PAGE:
// can't use getResource() without Context.

Now you will pass Context as a parameter in this method and use getResources().

public void someMethod(Context context){

So here is a Bonus unique solution by which you can access resources from anywhere like Util class . Add Resources to your Application class or Create one if does not exist.

import android.app.Application;
import android.content.res.Resources;

public class App extends Application {
    private static App mInstance;
    private static Resources res;

    public void onCreate() {
        mInstance = this;
        res = getResources();

    public static App getInstance() {
        return mInstance;

    public static Resources getResourses() {
        return res;


Add name field to your manifest.xml <application tag. (If not added already)


Now you are good to go. Use ResourcesCompat.getColor(App.getRes(), R.color.your_color, null); anywhere in app.


If your current min. API level is 23, you can simply use getColor() like we are using for getString():

// if context is not available(ex: not in activity) use with context.getColor()

If you want below API level 23, just use this:


But note that getResources().getColor() is deprecated in API Level 23. In that case replace above with:

textView.setTextColor(ContextCompat.getColor(this /*context*/, R.color.green)) //Im in an activity, so I can use `this`

ContextCompat: Helper for accessing features in Context

If You want, you can constraint with SDK_INT like below:

} else {

Found an easier way that works as well:

  • 1
    Interesting, didn't realise you could get the color as a string in this way. I don't think it's easier, but it's interesting 😅
    – ataulm
    Apr 19, 2020 at 14:05

I updated to use ContextCompat.getColor(context, R.color.your_color); but sometimes (On some devices/Android versions. I'm not sure) that causes a NullPointerExcepiton.

So to make it work on all devices/versions, I fall back on the old way of doing it, in the case of a null pointer.

try {
    textView.setTextColor(ContextCompat.getColor(getActivity(), R.color.text_grey_dark));
catch(NullPointerException e) {
    if(Build.VERSION.SDK_INT >= Build.VERSION_CODES.M) {
    else {
  • why not use the old version in all cases, or if you are checking the version anyway, use the new API Resources.getColor(int, Theme) if you can? You should not catch runtime exceptions.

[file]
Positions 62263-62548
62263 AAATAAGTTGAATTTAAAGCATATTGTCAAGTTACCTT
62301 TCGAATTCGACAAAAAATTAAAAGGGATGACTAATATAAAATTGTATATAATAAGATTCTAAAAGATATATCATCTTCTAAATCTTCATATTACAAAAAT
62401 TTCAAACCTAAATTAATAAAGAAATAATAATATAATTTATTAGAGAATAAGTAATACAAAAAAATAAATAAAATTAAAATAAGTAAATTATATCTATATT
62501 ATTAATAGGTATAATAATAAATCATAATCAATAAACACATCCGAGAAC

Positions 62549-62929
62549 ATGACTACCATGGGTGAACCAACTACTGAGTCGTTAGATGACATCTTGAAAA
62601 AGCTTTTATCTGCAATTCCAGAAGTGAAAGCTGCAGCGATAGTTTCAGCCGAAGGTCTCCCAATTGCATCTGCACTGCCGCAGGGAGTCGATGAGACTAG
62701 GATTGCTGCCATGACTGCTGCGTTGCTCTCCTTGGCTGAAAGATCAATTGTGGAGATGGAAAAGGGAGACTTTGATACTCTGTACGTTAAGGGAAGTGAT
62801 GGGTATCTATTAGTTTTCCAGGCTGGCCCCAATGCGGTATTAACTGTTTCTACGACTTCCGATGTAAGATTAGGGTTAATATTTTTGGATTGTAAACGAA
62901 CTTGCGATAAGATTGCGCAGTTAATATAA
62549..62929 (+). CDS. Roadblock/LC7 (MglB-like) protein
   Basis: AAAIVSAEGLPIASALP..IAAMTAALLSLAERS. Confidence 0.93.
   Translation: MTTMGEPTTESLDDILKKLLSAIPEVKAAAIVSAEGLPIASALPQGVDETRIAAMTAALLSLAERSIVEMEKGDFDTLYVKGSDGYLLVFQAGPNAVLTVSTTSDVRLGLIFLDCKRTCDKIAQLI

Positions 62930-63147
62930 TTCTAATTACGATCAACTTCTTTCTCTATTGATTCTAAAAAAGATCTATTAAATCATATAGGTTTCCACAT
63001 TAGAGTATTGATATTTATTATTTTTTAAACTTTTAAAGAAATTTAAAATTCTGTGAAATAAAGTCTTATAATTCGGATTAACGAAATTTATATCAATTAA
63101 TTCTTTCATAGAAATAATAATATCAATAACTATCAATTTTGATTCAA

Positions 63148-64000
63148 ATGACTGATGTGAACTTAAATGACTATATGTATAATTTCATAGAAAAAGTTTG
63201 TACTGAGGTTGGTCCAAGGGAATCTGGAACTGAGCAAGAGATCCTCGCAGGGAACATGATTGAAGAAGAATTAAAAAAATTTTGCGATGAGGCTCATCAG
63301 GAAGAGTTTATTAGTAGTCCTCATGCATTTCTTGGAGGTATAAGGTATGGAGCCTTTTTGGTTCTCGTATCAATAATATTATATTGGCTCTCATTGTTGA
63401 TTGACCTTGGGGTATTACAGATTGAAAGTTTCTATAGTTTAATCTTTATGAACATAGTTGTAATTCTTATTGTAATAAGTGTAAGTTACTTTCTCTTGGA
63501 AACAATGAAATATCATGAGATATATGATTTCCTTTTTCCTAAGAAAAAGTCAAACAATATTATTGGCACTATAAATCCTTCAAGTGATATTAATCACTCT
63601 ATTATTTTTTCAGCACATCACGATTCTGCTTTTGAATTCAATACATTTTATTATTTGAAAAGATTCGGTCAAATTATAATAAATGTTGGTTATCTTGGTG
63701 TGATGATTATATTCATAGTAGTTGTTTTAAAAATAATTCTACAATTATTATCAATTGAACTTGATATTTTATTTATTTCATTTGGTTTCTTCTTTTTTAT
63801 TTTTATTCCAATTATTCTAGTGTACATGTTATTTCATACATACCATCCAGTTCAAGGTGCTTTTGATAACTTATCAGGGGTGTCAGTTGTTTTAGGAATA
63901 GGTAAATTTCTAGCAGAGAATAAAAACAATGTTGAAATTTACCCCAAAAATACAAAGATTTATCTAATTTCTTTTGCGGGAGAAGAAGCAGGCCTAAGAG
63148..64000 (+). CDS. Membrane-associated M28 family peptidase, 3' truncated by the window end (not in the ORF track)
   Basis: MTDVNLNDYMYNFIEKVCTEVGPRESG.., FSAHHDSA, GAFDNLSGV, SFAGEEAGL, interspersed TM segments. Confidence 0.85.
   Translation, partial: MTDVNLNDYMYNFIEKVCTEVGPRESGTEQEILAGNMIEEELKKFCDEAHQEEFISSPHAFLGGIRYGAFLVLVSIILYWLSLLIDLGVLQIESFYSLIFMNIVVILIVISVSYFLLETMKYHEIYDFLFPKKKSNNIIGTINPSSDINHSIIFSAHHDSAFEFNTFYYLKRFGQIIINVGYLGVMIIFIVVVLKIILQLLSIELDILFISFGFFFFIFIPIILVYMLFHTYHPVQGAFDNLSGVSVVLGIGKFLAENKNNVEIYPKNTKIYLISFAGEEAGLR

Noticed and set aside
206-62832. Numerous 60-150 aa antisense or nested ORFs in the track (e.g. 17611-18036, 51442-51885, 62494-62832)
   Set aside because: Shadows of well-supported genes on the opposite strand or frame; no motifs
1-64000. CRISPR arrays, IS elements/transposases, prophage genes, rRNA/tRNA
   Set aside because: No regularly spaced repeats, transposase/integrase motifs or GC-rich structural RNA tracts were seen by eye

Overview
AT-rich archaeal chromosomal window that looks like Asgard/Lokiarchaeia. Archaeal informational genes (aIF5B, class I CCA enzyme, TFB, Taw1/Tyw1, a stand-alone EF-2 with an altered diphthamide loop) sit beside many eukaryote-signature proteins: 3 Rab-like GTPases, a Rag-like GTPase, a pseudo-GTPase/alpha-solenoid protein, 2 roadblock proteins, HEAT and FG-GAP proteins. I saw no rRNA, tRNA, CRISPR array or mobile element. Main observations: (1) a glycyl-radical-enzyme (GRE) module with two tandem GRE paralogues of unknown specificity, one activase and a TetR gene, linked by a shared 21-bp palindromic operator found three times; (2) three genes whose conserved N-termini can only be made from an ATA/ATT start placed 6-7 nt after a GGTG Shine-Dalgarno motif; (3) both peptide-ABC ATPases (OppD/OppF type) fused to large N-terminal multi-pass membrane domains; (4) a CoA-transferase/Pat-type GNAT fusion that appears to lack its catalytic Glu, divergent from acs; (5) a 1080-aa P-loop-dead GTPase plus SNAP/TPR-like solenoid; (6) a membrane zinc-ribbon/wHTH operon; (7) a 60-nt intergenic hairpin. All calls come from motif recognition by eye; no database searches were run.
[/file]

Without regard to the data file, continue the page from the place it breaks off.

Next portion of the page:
– ataulm
    Mar 9, 2016 at 20:42
  • Just OCD I suppose. ContextCompat, to me seems to be the future proof way of doing it, and therefore the right way. So my approach is, do it the right way. And if that fails (on old devices or whatever), do it the old way. Why should I not catch exceptions at runtime? Mar 10, 2016 at 14:33

For more information on another use-case that may help surface this question in search results, I wanted to apply alpha to a color defined in my resources.

Using @sat's correct answer:

int alpha = ... // 0-255, calculated based on some business logic
int actionBarBackground = getResources().getColor(R.color.actionBarBackground);
int actionBarBackgroundWithAlpha = Color.argb(
ContextCompat.getColor(context, R.color.your_color);

in activity

ContextCompat.getColor(actvityname.this, R.color.your_color);

in fragment

ContextCompat.getColor(getActivity(), R.color.your_color);

for example:

tvsun.settextcolour(ContextCompat.getColor(getActivity(), R.color.your_color))

Accessing colors from a non-activity class can be difficult. One of the alternatives that I found was using enum. enum offers a lot of flexibility.

public enum Colors
  COLOR0(0x26, 0x32, 0x38),    // R, G, B
  COLOR1(0xD8, 0x1B, 0x60),
  COLOR2(0xFF, 0xFF, 0x72),
  COLOR3(0x64, 0xDD, 0x17);

  private final int R;
  private final int G;
  private final int B;

  Colors(final int R, final int G, final int B)
    this.R = R;
    this.G = G;
    this.B = B;

  public int getColor()
    return (R & 0xff) << 16 | (G & 0xff) << 8 | (B & 0xff);

  public int getR()
    return R;

  public int getG()
    return G;

  public int getB()
    return B;

Most Recent working method:


In kotlin just use this in your activity



  • This doesn't answer the question.
    – ataulm
    Aug 12, 2021 at 9:02
  • Get a warning Should pass resolved color instead of resource id here: getResources().getColor(R.color.Black) Oct 14, 2021 at 18:40

or if you have a function(string text,string color) and you need to pass the Resource Color String you can do as follow